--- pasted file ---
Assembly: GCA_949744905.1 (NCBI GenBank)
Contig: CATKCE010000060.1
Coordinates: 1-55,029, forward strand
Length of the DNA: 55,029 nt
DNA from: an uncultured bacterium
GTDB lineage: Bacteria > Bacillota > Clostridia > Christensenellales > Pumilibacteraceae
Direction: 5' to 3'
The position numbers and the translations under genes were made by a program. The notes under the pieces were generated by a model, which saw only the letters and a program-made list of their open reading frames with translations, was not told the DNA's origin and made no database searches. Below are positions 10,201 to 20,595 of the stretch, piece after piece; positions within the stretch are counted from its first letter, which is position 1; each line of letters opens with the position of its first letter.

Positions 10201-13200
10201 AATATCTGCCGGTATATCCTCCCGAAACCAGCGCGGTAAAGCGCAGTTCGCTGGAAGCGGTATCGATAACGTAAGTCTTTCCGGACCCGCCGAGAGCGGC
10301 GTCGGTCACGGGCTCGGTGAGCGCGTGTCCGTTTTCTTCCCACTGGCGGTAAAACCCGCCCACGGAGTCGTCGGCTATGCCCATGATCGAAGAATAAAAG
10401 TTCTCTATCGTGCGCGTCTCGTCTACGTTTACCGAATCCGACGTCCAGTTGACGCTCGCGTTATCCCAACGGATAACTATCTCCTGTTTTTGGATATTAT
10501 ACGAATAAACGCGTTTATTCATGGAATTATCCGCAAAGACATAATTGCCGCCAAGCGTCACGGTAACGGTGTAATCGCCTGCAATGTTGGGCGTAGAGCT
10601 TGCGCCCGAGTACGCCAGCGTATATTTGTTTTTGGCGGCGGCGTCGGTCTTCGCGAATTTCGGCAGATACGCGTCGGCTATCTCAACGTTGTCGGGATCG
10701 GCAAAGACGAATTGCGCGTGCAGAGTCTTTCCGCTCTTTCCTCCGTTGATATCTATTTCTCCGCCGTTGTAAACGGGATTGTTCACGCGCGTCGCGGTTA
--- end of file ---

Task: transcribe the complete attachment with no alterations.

Assembly: GCA_949744905.1 (NCBI GenBank)
Contig: CATKCE010000060.1
Coordinates: 1-55,029, forward strand
Length of the DNA: 55,029 nt
DNA from: an uncultured bacterium
GTDB lineage: Bacteria > Bacillota > Clostridia > Christensenellales > Pumilibacteraceae
Direction: 5' to 3'
The position numbers and the translations under genes were made by a program. The notes under the pieces were generated by a model, which saw only the letters and a program-made list of their open reading frames with translations, was not told the DNA's origin and made no database searches. Below are positions 10,201 to 20,595 of the stretch, piece after piece; positions within the stretch are counted from its first letter, which is position 1; each line of letters opens with the position of its first letter.

Positions 10201-13200
10201 AATATCTGCCGGTATATCCTCCCGAAACCAGCGCGGTAAAGCGCAGTTCGCTGGAAGCGGTATCGATAACGTAAGTCTTTCCGGACCCGCCGAGAGCGGC
10301 GTCGGTCACGGGCTCGGTGAGCGCGTGTCCGTTTTCTTCCCACTGGCGGTAAAACCCGCCCACGGAGTCGTCGGCTATGCCCATGATCGAAGAATAAAAG
10401 TTCTCTATCGTGCGCGTCTCGTCTACGTTTACCGAATCCGACGTCCAGTTGACGCTCGCGTTATCCCAACGGATAACTATCTCCTGTTTTTGGATATTAT
10501 ACGAATAAACGCGTTTATTCATGGAATTATCCGCAAAGACATAATTGCCGCCAAGCGTCACGGTAACGGTGTAATCGCCTGCAATGTTGGGCGTAGAGCT
10601 TGCGCCCGAGTACGCCAGCGTATATTTGTTTTTGGCGGCGGCGTCGGTCTTCGCGAATTTCGGCAGATACGCGTCGGCTATCTCAACGTTGTCGGGATCG
10701 GCAAAGACGAATTGCGCGTGCAGAGTCTTTCCGCTCTTTCCTCCGTTGATATCTATTTCTCCGCCGTTGTAAACGGGATTGTTCACGCGCGTCGCGGTTA